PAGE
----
February 19, 2011

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Lingenfelter: Claudio Reyna charts course for U.S. Soccer

18 Jan, 2011

By Michael Lingenfelter

With a successful pro career at high-profile European clubs like Bayer Leverkusen, Glasgow Rangers and Manchester City, Claudio Reyna once blazed the trail for top American players to ply their trade at the game’s highest levels. Now the former U.S. men’s national team captain and three-time World Cup participant is guiding the future of the game in this country as U.S. Soccer’s Youth Technical Director, with a particular emphasis on the influential sphere of coaching education.

Last weekend Reyna presented his perspectives at the NSCAA convention in Baltimore in a lecture called “State of the Game.” In his current role, he is responsible for developing a coordinated culture and mentality that takes our youth to the next level. Integral to that is developing a particular style of play in America: What will define our game? World soccer’s elite nations have a distinct style of play which permeates every aspect and level of the game in that country.

“I think the most important part of developing coaches and players is deciding how we want to play,” said Reyna in a conversation with the National Soccer Wire after his lecture. “Sometimes coaches are not quite sure how they should play. They’re not given direction. So developing that is the first part. There’s no better example than [Spanish side FC] Barcelona. From all my travels, I’ve seen many different styles and developing your own is key.”

Reyna also presented the current FIFA world rankings, in which the U.S. places no. 18. Certainly, we have a long way to go – and other countries are continuously working to improve their development systems as well and looking for anything, no matter how small, to implement if it yields results.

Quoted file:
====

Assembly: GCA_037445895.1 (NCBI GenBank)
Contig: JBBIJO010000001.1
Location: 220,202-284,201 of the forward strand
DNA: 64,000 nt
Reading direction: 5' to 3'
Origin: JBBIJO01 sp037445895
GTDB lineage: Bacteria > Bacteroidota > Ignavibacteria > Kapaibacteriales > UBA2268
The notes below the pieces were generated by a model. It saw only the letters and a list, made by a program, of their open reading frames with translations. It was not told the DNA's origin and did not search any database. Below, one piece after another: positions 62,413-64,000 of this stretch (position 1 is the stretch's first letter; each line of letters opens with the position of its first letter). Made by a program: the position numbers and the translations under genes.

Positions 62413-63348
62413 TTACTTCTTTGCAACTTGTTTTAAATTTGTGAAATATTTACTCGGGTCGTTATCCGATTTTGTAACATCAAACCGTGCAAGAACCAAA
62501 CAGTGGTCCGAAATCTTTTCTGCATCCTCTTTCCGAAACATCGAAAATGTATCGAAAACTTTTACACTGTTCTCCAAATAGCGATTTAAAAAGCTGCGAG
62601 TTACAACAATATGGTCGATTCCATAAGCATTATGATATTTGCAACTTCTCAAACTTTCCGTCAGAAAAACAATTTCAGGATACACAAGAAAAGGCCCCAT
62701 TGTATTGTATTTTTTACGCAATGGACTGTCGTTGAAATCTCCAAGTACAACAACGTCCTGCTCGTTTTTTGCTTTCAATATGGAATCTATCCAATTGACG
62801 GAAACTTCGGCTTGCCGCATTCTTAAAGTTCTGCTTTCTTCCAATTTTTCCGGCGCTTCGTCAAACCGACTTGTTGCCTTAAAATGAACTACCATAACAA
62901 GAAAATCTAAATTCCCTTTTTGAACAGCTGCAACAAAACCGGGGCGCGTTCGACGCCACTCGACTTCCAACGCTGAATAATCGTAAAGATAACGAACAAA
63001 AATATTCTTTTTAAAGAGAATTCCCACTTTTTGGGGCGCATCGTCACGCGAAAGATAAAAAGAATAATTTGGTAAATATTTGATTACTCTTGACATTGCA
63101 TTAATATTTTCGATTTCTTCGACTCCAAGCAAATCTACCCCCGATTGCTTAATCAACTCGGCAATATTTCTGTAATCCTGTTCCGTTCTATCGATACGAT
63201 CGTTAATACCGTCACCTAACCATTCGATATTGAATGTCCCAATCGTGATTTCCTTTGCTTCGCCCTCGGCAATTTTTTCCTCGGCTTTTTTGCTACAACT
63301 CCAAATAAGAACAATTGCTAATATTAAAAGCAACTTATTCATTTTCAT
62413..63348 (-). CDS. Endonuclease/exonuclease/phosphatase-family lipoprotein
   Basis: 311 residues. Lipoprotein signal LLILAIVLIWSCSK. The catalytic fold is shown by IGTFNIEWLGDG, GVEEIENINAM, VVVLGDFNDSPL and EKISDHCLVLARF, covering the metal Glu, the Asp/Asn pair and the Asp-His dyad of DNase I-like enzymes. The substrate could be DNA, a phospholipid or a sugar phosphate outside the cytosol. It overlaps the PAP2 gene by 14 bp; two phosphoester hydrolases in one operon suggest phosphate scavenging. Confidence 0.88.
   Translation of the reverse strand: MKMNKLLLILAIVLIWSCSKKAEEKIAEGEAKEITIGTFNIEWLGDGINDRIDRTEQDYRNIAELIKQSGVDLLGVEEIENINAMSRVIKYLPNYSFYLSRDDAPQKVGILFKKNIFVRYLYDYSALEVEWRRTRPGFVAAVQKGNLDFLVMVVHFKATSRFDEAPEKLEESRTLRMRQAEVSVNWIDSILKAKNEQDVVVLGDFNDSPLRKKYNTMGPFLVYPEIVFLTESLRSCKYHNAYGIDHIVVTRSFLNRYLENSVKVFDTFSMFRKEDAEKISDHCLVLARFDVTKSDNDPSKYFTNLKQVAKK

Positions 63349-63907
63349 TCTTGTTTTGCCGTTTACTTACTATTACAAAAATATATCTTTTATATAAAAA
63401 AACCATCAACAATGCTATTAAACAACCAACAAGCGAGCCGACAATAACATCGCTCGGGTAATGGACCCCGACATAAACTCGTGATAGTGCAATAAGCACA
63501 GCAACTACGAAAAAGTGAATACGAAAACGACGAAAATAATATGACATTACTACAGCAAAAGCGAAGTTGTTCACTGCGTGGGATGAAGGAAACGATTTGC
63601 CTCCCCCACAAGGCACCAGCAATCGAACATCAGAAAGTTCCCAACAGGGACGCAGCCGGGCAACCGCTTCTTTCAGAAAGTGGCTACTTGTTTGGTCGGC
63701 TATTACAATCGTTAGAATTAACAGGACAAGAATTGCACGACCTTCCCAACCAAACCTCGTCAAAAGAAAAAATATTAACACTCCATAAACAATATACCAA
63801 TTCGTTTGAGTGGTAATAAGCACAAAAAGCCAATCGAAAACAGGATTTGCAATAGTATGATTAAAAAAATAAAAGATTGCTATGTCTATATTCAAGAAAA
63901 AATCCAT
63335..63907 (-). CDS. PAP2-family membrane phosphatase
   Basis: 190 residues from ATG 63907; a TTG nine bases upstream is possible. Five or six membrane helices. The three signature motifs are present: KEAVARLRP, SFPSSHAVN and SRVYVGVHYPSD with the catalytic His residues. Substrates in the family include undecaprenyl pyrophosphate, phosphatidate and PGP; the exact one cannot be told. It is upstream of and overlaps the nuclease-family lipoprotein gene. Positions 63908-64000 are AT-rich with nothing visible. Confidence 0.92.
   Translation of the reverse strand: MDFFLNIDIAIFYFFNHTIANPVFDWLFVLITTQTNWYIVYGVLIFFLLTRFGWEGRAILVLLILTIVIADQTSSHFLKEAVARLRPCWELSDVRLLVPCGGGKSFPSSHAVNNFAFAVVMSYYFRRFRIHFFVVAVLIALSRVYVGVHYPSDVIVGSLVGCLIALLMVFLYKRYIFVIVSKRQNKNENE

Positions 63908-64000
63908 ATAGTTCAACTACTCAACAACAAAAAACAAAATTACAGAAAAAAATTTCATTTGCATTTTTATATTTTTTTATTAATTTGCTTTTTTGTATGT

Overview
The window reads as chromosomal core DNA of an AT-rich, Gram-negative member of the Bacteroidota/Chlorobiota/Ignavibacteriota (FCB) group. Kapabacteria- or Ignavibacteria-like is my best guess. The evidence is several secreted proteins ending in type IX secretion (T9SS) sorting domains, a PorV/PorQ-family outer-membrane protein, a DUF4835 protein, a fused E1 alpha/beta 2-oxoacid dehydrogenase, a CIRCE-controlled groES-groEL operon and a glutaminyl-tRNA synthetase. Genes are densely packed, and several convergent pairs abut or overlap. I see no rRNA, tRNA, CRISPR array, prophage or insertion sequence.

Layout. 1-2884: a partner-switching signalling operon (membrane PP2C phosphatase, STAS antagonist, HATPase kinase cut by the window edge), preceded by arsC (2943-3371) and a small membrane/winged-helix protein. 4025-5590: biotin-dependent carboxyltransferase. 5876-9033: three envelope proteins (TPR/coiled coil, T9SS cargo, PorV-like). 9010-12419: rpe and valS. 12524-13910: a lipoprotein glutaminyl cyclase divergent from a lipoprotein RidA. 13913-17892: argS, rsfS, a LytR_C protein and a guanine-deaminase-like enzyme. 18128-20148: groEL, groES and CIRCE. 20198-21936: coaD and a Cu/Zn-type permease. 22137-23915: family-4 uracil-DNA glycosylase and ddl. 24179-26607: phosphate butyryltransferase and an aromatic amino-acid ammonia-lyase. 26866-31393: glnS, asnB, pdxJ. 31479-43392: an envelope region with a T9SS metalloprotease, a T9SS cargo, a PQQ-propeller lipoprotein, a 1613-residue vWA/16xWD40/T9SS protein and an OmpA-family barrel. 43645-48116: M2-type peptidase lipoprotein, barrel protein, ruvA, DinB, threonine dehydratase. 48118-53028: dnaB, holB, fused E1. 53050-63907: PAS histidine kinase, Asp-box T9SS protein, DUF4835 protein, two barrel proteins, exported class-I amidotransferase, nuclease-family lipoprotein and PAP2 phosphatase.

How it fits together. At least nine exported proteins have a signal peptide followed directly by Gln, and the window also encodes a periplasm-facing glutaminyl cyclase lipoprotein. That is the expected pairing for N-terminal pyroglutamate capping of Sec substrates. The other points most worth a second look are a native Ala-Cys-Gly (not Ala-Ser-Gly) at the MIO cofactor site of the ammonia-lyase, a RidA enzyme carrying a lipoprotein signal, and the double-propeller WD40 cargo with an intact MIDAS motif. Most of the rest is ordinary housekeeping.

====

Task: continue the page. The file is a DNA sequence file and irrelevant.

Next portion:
Reyna highlighted the number of players from leading countries (England, Spain, Italy, Germany, France, Holland, Portugal) playing on a “top-five” club in a “top-five” league. While these countries each had at least 20 such players – and some with as many as 80 – the US boasts only one. How can we possibly win a World Cup when our players are not competing at the highest level on a regular basis?

Even the one American playing for a “top five” club statistic is a bit suspect: Oguchi Onyewu has not been able to break in at Italian side AC Milan, due in part to an injury setback last year, and is now being loaned out to Holland’s FC Twente. Jozy Altidore has been a peripheral figure at CF Villareal in Spain; and Clint Dempsey’s Fulham FC is battling to stay afloat in the English Premier League.

Even our famed goalies, Tim Howard and Brad Friedel, of Everton and Aston Villa respectively, are not competing for trophies right now. Arguably, Stuart Holden at Bolton Wanderers – fighting for a UEFA Europa League spot – is in the best position at the moment.

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About the Author:

Michael Lingenfelter is a Staff Writer for The Soccer Wires, as well as PR & Organizational Development Consultant for The Soccer Wires' publisher and PR firm HummerSport, LLC. Originally from Kensington, CA, he was All American at Marin Academy HS, played club ball with ACC Mavericks, and trained with CA ODP. In 1999 he spent the summer in Santa Cruz, Bolivia training with the famed Tahuichi Academy. Later, Michael played for Tufts University, where he majored in International Relations, and spent the 2004 spring playing for Dutch side Juventas of Den Haag. In 2006, he traveled extensively in Germany and elsewhere in Europe for the World Cup. He holds the USSF “D” and NSCAA Advanced Regional licenses and has coached extensively in Washington, DC, including School Without Walls HS, DC United’s United Soccer Club, and City FC. He still loves to play and is a co-founder of World Bank City FC, whose teams compete in the Washington International Soccer League, Washington Premier League, and various futsal leagues. His experience also includes on-screen work as a soccer analyst with Al Jazeera TV and organization work with the 2008 Gold Cup. Michael can be reached at TheLinguaFelter@gmail.com.


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